Corporate Knights Fall 2020

Providing information empowering markets to foster a better world. Corporate Knights produces editorial at the intersection of business and society, with news and analysis about sustainability and corporate sustainability rankings

Pays:
Canada
Langue:
English
Éditeur:
Corporate Knights
Fréquence:
Quarterly
5,24 $ CA(TVA Incluse)
20,99 $ CA(TVA Incluse)
4 Numéros

dans ce numéro

3 min
letters

OUT OF THIS WORLD? The summer issue’s cover graphic of COVID comets pummelling Earth is striking. But does it give the right message? Roberta Staley’s article in the same issue explains that, far from being an act of God, the pandemic is human-caused. We have intruded into natural habitats and profited from wildlife trafficking that often jams animals into tiny cages. It is human activity that encourages viruses to jump between species. Prevention of more pandemics requires saving and restoring natural habitats, limiting human-wildlife interactions and halting wildlife trafficking. The cost would be a tiny fraction of another pandemic’s immense toll to lives and economies. But these actions can happen only if we recognize the true causes and not blame bad luck or ETs. —Elizabeth Snell, Guelph, ON NOT SO GREEN I regularly read…

f0006-01
5 min
the time is now

As leaders of major corporations in Canada, we are focused on our country’s safe road to recovery. Canadians are experiencing significant economic hardship because of the COVID-19 pandemic – challenges that will continue for months and possibly years. Around the world, countries have adopted unprecedented policies during this crisis. Canada’s federal and provincial governments have acted boldly and creatively with their emergency relief measures, with positive results. However, for a full-scale recovery, even bolder action will be needed. We have the opportunity to emerge from this moment with a resilient economy that creates prosperity for more Canadians. We will get there by working together with all the industries that have led us to where we are as a nation today — from natural resources to telecommunications, manufacturing and financial services. We must…

3 min
news briefs

BIDEN’S CLEAN ENERGY REVOLUTION For every action, said Isaac Newton, there is an equal and opposite reaction. So it’s only fitting that Donald Trump’s fossil-friendly administration ended up spawning the most aggressive environmental program ever developed by a presidential candidate: Joe Biden’s $2-trillion climate plan. Win or lose, Biden’s “Clean Energy Revolution” gave new hope to activists who have seen country after country (including Canada) pass the buck on climate change. At last a major-party candidate was acknowledging the crisis by committing himself to a detailed plan (19 pages long) that addresses not just carbon emissions but a whole ecosystem of related issues, including housing and social justice. Best of all, Biden positioned his policy not as a gruelling struggle but as a shining opportunity to make the world healthier, fairer and more…

f0009-01
2 min
where’s the beef tax?

The true cost of your favourite steak or chop may be much higher than the price you pay at the store. Thanks to the potential health risks of eating meat – higher incidences of obesity, heart disease, cancer and premature death – as well as the environmental devastation caused by mass-market meat production, society gets stuck with the tab every time you bite into a Whopper or a roast. Now a growing chorus of researchers is pushing for a combination of carbon taxes and “sin taxes” to mitigate meat’s impact – and the result may curb your appetite. “There’s increasing consensus that we cannot achieve the Paris Climate Agreement unless we deal with factory farming – a sector emitting more greenhouse gases than all the world’s planes, trains and cars put together,”…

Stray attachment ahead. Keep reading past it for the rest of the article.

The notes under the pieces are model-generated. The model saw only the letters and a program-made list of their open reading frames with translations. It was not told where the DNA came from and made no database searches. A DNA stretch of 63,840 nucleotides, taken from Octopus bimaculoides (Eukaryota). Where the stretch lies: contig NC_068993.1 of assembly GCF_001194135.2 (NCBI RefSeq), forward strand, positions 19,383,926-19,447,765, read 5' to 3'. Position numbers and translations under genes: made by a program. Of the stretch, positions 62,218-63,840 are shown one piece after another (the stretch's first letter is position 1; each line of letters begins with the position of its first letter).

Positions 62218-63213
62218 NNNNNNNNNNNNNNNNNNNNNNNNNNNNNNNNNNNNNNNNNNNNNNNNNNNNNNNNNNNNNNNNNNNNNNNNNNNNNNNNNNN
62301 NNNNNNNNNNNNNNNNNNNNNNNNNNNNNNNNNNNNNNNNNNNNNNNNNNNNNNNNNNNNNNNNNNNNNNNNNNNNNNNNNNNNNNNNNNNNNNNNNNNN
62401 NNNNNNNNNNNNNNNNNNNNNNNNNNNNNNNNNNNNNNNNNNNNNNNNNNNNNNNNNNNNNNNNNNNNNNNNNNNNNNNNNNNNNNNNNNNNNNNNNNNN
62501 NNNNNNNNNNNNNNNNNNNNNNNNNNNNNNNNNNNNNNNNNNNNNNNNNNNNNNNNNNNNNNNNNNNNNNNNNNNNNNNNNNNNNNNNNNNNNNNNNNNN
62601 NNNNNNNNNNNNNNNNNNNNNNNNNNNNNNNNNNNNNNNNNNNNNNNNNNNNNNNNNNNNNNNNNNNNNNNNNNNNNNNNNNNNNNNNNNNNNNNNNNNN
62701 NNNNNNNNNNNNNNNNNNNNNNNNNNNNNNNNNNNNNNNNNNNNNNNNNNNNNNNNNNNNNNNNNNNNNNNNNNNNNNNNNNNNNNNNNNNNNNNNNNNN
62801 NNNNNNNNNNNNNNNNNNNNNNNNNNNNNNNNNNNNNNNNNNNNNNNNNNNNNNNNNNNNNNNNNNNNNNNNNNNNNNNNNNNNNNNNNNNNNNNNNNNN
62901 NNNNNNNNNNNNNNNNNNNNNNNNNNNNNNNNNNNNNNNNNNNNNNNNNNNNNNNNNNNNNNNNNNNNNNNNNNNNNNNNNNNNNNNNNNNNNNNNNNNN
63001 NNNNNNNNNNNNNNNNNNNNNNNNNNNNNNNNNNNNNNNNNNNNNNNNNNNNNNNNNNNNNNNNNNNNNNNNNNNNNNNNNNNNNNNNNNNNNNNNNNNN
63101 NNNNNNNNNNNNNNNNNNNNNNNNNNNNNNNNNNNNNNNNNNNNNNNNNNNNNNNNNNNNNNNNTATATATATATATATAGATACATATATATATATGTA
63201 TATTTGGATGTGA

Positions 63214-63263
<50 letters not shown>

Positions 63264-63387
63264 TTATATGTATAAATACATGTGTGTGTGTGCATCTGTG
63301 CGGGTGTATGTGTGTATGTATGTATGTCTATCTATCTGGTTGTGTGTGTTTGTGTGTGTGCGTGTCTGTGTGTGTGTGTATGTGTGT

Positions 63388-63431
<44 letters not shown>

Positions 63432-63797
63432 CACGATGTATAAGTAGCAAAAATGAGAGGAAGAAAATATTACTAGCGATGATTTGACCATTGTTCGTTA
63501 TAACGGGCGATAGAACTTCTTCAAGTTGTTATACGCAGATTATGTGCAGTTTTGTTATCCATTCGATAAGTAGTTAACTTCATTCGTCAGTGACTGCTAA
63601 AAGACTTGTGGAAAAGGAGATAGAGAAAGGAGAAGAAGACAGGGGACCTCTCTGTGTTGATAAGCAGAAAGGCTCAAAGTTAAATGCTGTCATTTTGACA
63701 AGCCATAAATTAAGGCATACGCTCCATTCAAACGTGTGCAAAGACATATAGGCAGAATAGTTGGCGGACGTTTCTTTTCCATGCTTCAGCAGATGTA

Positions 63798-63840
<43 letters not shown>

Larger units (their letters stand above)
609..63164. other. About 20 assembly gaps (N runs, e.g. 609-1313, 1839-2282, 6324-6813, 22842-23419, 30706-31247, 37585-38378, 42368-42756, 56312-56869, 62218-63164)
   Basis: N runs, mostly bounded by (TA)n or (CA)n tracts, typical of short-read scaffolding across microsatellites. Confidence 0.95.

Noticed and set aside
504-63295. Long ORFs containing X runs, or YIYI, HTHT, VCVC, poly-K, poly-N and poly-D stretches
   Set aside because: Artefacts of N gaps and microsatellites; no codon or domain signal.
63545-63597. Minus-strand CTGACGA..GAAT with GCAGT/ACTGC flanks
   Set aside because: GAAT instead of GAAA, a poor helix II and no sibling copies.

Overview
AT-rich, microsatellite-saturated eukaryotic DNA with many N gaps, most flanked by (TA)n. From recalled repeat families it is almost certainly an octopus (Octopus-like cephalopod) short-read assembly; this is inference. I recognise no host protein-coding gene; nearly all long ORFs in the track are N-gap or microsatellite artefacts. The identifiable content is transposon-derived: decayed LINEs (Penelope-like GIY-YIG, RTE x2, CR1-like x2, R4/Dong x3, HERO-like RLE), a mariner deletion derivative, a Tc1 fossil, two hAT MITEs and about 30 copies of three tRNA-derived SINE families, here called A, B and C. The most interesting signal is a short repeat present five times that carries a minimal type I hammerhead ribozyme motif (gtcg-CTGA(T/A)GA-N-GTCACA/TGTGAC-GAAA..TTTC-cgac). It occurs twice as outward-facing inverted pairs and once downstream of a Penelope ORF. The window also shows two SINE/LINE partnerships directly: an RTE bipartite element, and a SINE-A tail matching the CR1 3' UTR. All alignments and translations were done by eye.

f0010-02
2 min
companies that pay fair wages weather downturn better

Determining just what makes a company socially responsible involves an ever-growing list of factors, from producing safe, reliable products and minimizing pollution to community development and protecting consumer privacy. But according to Just Capital, a New York–based association that measures and promotes positive business practices, there’s one indicator that the public considers most important: how companies invest in their workforce. In simplest terms: do firms pay their employees a fair wage – or the lowest amount they can get away with? Just Capital compared the financial performance of companies that pay relatively high wages to all their workers against industry peers that don’t offer premiums. Grinding through those companies’ financials through the economic downturn, job title by job title, Just Capital’s researchers found that the top 20% of firms enjoyed a 6.5%…

f0011-01
3 min
carney comes home to lead esg investing crusade

Canada’s globe-trotting financial guru has come home – with a mission that couldn’t be more global. Mark Carney is the plain-speaking former governor of the Bank of Canada who guided the country unflappably through the 2008 financial crisis before he was lured away in 2013 to run the Bank of England until early this year. There he confronted two even tougher tests, steering the U.K. economy through Brexit while urging the global financial community to face up to the climate crisis. His term up (after a few extensions), but far from retirement at 55, Carney is still looking to make an impact. Even before he returned home to Ottawa earlier this year, the United Nations named him Special Envoy on Climate Action and Finance, focusing on mobilizing private finance to help meet…

f0012-01